Pepsin is a digestive protease (EC 188.8.131.52) released by the chief cells in the stomach that functions to degrade food proteins into peptides.
According to American Heritage Dictionary, pepsin derives from the Greek word pepsis, meaning digestion (peptein: to digest).
Pepsin was discovered by Theodor Schwann in 1836. It was the first animal enzyme to be discovered.
Pepsin are expressed as a pro-form zymogen, pepsinogen, whose primary structure has an additional 44 amino acids.
In the stomach, chief cells release pepsinogen. This zymogen is activated by hydrochloric acid (HCl), which is released from parietal cells in the stomach lining. The hormone gastrin and the vagus nerve trigger the release of both pepsinogen and HCl from the stomach lining when food is ingested. HCl creates an acidic environment which allows pepsinogen to unfold and cleave itself in an autocatalytic fashion, thereby generating pepsin (the active form). Pepsin may then cleave the dietary proteins into smaller peptides. These peptides may be further digested by other proteases and eventually absorbed by the body.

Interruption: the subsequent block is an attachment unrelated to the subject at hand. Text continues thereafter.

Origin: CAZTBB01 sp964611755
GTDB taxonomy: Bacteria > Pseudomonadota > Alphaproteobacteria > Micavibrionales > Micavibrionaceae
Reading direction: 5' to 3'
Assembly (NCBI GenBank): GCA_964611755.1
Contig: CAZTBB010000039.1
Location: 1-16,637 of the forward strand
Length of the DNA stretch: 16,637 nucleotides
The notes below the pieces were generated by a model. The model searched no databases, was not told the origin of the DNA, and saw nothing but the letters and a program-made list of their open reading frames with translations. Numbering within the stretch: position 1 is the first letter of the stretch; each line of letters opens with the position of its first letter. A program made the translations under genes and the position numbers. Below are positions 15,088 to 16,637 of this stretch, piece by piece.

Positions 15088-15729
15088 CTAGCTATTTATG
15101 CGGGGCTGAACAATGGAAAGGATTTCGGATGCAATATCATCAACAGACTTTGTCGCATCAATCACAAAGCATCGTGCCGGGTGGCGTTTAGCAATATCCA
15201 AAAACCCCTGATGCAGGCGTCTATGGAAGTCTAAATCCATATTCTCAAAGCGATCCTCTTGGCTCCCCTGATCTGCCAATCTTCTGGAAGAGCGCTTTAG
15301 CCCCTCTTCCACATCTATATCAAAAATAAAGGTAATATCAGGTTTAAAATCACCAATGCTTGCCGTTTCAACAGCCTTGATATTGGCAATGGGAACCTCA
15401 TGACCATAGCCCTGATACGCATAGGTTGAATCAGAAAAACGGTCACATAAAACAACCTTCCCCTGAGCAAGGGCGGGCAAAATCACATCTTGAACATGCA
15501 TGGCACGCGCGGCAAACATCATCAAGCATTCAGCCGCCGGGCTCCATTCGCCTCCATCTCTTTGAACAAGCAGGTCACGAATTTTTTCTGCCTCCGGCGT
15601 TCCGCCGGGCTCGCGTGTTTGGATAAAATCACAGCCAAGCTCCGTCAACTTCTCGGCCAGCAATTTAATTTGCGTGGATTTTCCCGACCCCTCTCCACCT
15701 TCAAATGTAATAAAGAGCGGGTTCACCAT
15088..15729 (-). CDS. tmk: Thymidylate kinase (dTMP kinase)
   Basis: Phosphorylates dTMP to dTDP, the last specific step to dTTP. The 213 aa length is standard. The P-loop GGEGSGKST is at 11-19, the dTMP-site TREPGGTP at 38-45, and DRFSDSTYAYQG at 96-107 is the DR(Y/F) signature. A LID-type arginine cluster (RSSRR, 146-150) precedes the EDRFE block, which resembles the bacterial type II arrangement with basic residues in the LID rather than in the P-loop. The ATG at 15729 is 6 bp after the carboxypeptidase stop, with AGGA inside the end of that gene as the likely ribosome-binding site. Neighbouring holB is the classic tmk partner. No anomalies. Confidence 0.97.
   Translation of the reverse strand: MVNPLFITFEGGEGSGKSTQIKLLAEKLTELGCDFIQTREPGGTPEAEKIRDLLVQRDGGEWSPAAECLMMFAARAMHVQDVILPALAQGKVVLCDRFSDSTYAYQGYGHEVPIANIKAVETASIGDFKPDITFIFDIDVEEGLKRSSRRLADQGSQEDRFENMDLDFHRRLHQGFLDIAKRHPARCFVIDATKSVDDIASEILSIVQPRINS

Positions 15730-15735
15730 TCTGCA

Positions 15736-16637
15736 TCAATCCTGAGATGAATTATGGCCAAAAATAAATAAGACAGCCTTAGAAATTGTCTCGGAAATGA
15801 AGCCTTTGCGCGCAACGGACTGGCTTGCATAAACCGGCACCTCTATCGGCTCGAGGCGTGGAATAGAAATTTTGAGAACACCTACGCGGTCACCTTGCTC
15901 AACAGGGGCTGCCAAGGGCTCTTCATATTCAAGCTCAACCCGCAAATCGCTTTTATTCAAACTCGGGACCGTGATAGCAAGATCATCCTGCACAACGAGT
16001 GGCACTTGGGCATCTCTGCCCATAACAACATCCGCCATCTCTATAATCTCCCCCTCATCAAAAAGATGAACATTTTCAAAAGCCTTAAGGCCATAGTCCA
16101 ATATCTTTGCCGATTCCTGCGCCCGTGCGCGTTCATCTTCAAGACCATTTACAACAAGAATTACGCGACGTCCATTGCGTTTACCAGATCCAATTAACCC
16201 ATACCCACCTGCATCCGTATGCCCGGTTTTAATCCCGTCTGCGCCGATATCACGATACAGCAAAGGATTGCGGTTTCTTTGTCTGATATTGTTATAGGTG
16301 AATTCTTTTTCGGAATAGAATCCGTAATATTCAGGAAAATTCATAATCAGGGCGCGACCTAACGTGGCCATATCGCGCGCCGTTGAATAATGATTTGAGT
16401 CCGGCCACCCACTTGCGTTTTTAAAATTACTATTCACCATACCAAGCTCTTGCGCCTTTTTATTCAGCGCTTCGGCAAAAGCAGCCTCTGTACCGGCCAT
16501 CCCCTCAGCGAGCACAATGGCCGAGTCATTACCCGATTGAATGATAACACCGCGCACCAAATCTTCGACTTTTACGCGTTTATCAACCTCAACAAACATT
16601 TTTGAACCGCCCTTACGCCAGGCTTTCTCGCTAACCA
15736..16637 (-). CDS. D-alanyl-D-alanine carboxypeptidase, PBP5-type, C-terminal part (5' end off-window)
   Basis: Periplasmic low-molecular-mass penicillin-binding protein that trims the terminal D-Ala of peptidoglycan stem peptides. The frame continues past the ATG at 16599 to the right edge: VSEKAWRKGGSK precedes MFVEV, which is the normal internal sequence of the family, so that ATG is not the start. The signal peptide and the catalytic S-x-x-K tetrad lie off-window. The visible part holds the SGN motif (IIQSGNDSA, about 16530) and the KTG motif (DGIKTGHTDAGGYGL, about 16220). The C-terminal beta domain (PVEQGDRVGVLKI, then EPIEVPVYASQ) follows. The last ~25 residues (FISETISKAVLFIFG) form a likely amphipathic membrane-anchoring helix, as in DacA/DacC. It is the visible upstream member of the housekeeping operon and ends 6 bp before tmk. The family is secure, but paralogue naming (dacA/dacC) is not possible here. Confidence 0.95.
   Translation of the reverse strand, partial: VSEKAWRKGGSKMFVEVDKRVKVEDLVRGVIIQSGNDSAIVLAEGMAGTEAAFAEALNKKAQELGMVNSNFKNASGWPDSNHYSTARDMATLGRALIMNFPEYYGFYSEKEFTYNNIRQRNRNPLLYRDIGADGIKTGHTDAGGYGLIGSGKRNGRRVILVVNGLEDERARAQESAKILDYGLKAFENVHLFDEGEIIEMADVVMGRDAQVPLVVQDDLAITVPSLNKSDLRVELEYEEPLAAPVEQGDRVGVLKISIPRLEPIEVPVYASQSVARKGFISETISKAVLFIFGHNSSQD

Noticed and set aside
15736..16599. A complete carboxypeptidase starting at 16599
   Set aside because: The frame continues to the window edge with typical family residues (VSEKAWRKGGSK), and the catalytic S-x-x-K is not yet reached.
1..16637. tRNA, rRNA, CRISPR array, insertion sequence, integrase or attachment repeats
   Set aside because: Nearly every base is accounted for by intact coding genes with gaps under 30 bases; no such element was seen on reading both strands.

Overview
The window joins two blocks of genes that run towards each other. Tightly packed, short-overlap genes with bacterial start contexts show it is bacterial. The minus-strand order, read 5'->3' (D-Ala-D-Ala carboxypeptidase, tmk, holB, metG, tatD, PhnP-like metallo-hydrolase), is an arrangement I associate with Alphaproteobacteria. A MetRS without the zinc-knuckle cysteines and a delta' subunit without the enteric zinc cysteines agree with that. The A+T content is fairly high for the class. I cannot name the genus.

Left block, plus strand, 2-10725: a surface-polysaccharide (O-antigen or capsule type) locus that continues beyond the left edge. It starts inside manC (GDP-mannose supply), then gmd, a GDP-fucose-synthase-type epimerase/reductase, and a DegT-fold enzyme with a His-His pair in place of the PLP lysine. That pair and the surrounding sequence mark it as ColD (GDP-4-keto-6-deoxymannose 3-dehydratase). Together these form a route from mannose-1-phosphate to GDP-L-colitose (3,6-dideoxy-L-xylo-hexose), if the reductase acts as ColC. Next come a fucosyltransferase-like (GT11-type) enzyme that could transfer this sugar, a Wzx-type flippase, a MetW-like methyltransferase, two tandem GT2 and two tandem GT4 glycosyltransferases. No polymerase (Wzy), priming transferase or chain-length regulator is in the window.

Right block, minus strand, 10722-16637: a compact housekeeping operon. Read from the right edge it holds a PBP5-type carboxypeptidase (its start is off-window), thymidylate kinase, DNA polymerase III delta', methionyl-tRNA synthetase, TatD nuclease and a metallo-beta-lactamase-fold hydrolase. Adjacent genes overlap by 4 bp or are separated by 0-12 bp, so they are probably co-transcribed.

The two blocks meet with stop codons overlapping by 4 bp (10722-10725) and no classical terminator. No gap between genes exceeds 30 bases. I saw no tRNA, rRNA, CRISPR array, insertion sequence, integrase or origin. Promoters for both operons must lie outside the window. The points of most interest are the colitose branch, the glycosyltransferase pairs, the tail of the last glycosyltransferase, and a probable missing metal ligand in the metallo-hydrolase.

Pepsin is stored as pepsinogen so it will only be released when needed, and does not digest the body's own proteins in the stomach's lining.